You may have heard that Wal-Mart Stores Inc. plans to cut back its plastic bag waste by one-third by 2013. It should come as no surprise that some people don't think that's fast enough. It's interesting that Andrew Winston, a nationally recognized expert on green business, counts himself among that group. He wrote about the decision on Oct. 15 on the Harvard Business Review's Leading Green blog. Winston isn't a radical environmentalist (not that there's anything wrong with that...) -- he's the type of expert who companies like Wal-Mart hire to give them advice on how to deal with sustainability issues. So his opinions carry a lot of weight with many in the business community. Here, in part, is what Winston had to say:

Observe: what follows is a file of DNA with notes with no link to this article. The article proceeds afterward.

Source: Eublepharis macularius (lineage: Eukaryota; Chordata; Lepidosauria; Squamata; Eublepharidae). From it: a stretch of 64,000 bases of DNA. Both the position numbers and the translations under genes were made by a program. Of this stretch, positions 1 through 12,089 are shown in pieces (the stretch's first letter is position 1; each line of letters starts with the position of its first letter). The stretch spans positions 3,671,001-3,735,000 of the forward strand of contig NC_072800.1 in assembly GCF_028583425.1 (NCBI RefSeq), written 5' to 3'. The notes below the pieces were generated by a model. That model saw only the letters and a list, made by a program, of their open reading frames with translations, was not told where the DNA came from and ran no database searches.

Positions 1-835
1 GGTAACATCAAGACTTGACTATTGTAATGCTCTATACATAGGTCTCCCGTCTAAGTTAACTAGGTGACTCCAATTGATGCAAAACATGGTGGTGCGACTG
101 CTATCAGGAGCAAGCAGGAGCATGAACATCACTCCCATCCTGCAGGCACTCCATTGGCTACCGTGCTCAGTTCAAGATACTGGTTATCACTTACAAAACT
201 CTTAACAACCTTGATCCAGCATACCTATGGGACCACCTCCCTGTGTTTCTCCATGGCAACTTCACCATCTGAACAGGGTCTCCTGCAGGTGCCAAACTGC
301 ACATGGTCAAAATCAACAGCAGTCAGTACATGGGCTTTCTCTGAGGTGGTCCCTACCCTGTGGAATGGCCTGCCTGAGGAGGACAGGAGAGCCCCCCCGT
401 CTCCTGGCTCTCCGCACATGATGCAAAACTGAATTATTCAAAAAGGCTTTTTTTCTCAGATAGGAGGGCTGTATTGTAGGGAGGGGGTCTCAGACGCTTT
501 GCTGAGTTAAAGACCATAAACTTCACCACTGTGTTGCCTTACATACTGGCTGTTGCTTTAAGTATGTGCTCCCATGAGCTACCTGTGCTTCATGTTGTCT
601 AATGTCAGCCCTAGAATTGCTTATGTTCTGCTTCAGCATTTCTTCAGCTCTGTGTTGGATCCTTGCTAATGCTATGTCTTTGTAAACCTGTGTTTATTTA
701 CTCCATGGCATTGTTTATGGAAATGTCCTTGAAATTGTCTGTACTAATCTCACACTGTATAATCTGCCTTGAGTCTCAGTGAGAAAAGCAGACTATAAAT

I'm generally a fan of doing something now and getting moving. But I found myself thinking at the Wal-Mart announcement about much larger goals. Instead of targeting one-third of plastic waste by 2013, why not eliminate all plastic bags by then, or eliminate half by next year? It's been done before. IKEA put a small charge (a nickel) on bags and eliminated 90% in one year in multiple countries. ... In the case of bags, Wal-Mart and other retailers are setting up recycling programs in stores. The efforts strike me as a bit onerous and expensive. It seems possible that going for a much larger change -- through, for example, an IKEA-like charge to signal to customers the behavior change desired, or a Whole-Foods-like rebate for bringing your own bag -- may actually save a ton of money and effort. It may be counterintuitive that a larger initiative could be cheaper, but it's worth pursuing. Of course charging customers has some downsides, but Wal-Mart could make the shift more palatable by funneling proceeds to good causes in the community.I imagine that some plastics industry folks would disagree, since setting up in-stores bag recycling is the centerpiece in most efforts to save plastic bags from being taxed or banned. Winston will focus on plastics more on Nov. 6, when he gives a keynote speech at the Sustain 08 conference in Chicago. The event is sponsored by Plastics News and the Society of the Plastics Industry Inc. It will be interesting to see how Winston spins the get-rid-of-plastic-bags message in front of that crowd.